Monday, 30 October 2017

Coolness and Courage

183rd Infantry Brigade Order No. 151, dated 23 October 1917 was for ‘A’ Company of 2/6th Battalion Gloucestershire Regiment to “raid the enemy’s trenches”. The objects of the raid were:

(a) To kill the enemy and take prisoners
(b) To destroy dugouts and emplacements
(c) To obtain identifications

The trenches in question were located close to the French village of Fampoux, east of Arras. The battalion had spent October at Hull Camp, St. Nicholas, near Arras and in support and front line trenches.

Key map for trench raid of 29/30 October 1917 

Trench detail
Specific orders for the raid were written by Captain C.H. Carruthers, the Officer Commanding ‘A’ Company. Carruthers was to lead the raid, with 2nd Lieutenant Schutze and Beale, and 60 other ranks.

The orders identified six parties with specific targets (provided by co-ordinates) within the German trenches. Some were to destroy dugouts, while others were to form stop gaps and protection. A parapet party was to cover retirement of all parties and “do anything possible to facilitate their exit.” Two Lewis guns with two men manning each gun accompanied the parapet part to deal with any enemy movement overland.

Dress for all parties was – “Rifles and 30 rounds in right-hand pocket. Two bombs per man. Additional bombs in bomb buckets. Wire-cutters and electric torches and P. bombs (No.27) will also be carried by parties concerned.”

‘D’ company were to be utilised to place a tape from point of exit in the British lines to point of entry in the enemy lines.

The raid commenced at 3 a.m. after a three minute intense bombardment.


Report on Raid carried out by 2/6th Gloucestershire Regiment, 
on night of 29th/30th October, 1917


The night was fine, the moon being exceptionally bright. The assault party were forced to exercise great care in gaining their jumping-off positions. This, however, was accomplished without causing alarm to the enemy.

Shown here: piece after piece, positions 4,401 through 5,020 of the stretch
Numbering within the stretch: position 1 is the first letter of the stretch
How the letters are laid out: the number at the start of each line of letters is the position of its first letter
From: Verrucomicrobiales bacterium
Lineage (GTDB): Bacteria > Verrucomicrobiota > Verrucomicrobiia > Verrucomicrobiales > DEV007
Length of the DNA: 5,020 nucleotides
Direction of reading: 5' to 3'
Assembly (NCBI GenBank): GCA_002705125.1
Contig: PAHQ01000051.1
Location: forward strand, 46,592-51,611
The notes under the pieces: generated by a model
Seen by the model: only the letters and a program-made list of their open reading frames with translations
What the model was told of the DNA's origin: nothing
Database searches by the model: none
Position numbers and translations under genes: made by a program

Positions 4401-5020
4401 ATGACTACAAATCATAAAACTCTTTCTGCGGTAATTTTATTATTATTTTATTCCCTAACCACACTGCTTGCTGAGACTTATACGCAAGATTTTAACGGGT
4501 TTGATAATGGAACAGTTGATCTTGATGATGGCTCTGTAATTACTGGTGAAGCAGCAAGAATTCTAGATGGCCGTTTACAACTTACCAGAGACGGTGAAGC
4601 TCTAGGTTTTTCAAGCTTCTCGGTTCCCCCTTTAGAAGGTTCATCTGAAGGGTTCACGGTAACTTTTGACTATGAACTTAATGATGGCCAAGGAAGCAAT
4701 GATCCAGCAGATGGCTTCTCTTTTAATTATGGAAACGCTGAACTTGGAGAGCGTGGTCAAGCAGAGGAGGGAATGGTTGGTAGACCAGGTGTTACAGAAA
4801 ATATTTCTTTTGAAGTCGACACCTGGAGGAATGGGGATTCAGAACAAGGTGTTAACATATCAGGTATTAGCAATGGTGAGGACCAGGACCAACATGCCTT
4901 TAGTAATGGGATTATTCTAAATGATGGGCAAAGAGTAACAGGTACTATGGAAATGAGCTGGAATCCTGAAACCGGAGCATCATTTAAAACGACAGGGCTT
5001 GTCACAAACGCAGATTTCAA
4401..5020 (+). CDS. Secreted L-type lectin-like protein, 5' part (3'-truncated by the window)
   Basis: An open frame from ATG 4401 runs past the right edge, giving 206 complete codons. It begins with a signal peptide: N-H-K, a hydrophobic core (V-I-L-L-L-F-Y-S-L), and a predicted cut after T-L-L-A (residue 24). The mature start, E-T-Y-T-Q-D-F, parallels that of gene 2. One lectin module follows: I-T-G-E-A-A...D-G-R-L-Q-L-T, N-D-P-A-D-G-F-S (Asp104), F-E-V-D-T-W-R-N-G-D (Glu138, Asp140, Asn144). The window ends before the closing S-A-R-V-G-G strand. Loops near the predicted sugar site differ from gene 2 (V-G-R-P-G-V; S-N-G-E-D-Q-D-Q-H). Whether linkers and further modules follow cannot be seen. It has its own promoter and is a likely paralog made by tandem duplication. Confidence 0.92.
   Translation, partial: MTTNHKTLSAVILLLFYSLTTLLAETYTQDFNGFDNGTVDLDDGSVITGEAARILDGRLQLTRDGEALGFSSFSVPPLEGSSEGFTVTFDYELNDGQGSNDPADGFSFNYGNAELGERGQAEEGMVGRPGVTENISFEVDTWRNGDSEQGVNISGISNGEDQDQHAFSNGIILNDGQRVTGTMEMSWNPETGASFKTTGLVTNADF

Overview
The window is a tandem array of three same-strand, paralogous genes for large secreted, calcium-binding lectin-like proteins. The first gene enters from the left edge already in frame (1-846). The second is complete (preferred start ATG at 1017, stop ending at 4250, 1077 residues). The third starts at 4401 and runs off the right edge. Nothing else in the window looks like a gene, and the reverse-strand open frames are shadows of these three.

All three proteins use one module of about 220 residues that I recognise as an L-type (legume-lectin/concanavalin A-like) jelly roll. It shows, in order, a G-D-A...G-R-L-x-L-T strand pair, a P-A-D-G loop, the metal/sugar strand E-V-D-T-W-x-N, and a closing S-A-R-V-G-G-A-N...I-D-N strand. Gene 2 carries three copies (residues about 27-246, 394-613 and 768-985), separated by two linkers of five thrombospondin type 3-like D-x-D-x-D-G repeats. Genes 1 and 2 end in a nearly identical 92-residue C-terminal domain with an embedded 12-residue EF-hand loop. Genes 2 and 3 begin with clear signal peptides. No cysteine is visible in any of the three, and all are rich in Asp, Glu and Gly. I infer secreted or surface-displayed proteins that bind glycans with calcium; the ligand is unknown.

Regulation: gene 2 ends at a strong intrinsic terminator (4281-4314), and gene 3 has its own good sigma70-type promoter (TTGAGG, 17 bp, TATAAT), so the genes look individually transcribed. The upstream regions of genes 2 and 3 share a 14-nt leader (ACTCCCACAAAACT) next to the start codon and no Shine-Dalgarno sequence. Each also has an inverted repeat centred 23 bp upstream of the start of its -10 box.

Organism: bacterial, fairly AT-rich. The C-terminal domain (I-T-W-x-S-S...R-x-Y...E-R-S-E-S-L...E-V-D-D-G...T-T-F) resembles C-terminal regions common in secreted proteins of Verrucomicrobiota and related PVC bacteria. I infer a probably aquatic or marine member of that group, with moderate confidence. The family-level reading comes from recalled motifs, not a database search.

At Zero the guns opened and the barrage came down well on the enemy trenches. The assault part moved quickly to the gap in the enemy’s wire.

Promptly at Zero plus 3 the guns lifted from the point of entry and objective, but the raiders having negotiated the wire successfully, lost a minute or two in locating the enemy communication trench, which was the centre point of the operation, owing to damaged state of trench.

By Zero plus 6 most of the party were in the enemy trenches, moving towards their various objectives. Two Germans were discovered and quickly killed. A little late a machine gun team was effectively dealt with, but the gun could not be brought away.

A part of the enemy were then discovered to be moving into the raided area from the south and a stiff fight commenced. Eventually the party was driven off by rifle fire and bombs.

While this was taking place, the centre party discovered a dugout which was sheltering a number of the enemy. This was bombed, and several Germans were killed and wounded on the steps of the dugout. An effort was made to get a prisoner, without success.

On the signal of the Red Very light by the enemy, hostile trench mortars were fired on the raided areas from the support trenches. The O.C. Raid now decided to withdraw the party, and the signals were sent up, all managing to get back safely, with the exception of 1 officer and 5 men.

The party immediately went out and stayed until dawn, and succeeded in bringing back 3 wounded men, 1 officer (Lieut. SHUTE). 2 men are still missing.

At 3.35 a.m. a bouquet of multi-coloured lights were thrown up from the enemy support line.

All was quiet and normal at 4 a.m.


The Raid, generally speaking, was a good one. It is evident that many casualties were inflicted on the enemy, and if the raided area had not been fired on by hostile trench mortars a great deal of damage would have been caused to the trenches and defences.

In the closing remarks and lessons learnt included within the report of the raid it was noted that the “hostile trenches were in a bad state; no duck-boards and little attempt at revetment.” The main objective of the raid was reiterated as “to cause loss and damage to the enemy. Prisoners and identifications though giving proof of success, were not the main objects.”

“The Officers and men worked well and with plenty of coolness and courage.”

The raid report and War Diaries confirmed that two men were missing. The men are:

Private William Edward Britton
26208. 2/6th Bn. Gloucestershire Regiment
Buried at Douai Communal Cemetery, France
William had likely only transferred to the Battalion in August / September 1917.
Born 1895 at Hotwells, Bristol, England, the son of Thomas John and Georgina Eliza Britton.

Private James Hill
266824. 2/6th Bn. Gloucestershire Regiment
Remembered at Arras Memorial, France
Born 1893 at Berkeley, Gloucestershire, England, the son of James and Mary Jane Hill.


October 1917 War Diary of 183rd Infantry Brigade

October 1917 War Diary of 2/6th Battalion Gloucestershire Regiment

183rd Infantry Brigade Order No. 151. 23.10.17.
T.S. Foweraker, Capt., A/Bde. Major, 183 Infantry Bde.

Orders for Raid by “A” Company.
C.H. Carruthers, Capt., O.C., “A” Coy. 27.10.17

Report on Raid carried out by 2/6th Gloucestershire Regiment, on night of 29th/30th October, 1917.
A.H. Spooner, Brigadier-General, Commanding 183rd Infantry Brigade. 30.10.17

Thanks to contemporary trench maps and satellite imagery it is possible to find the exact site of the raid, which is open farmland today.

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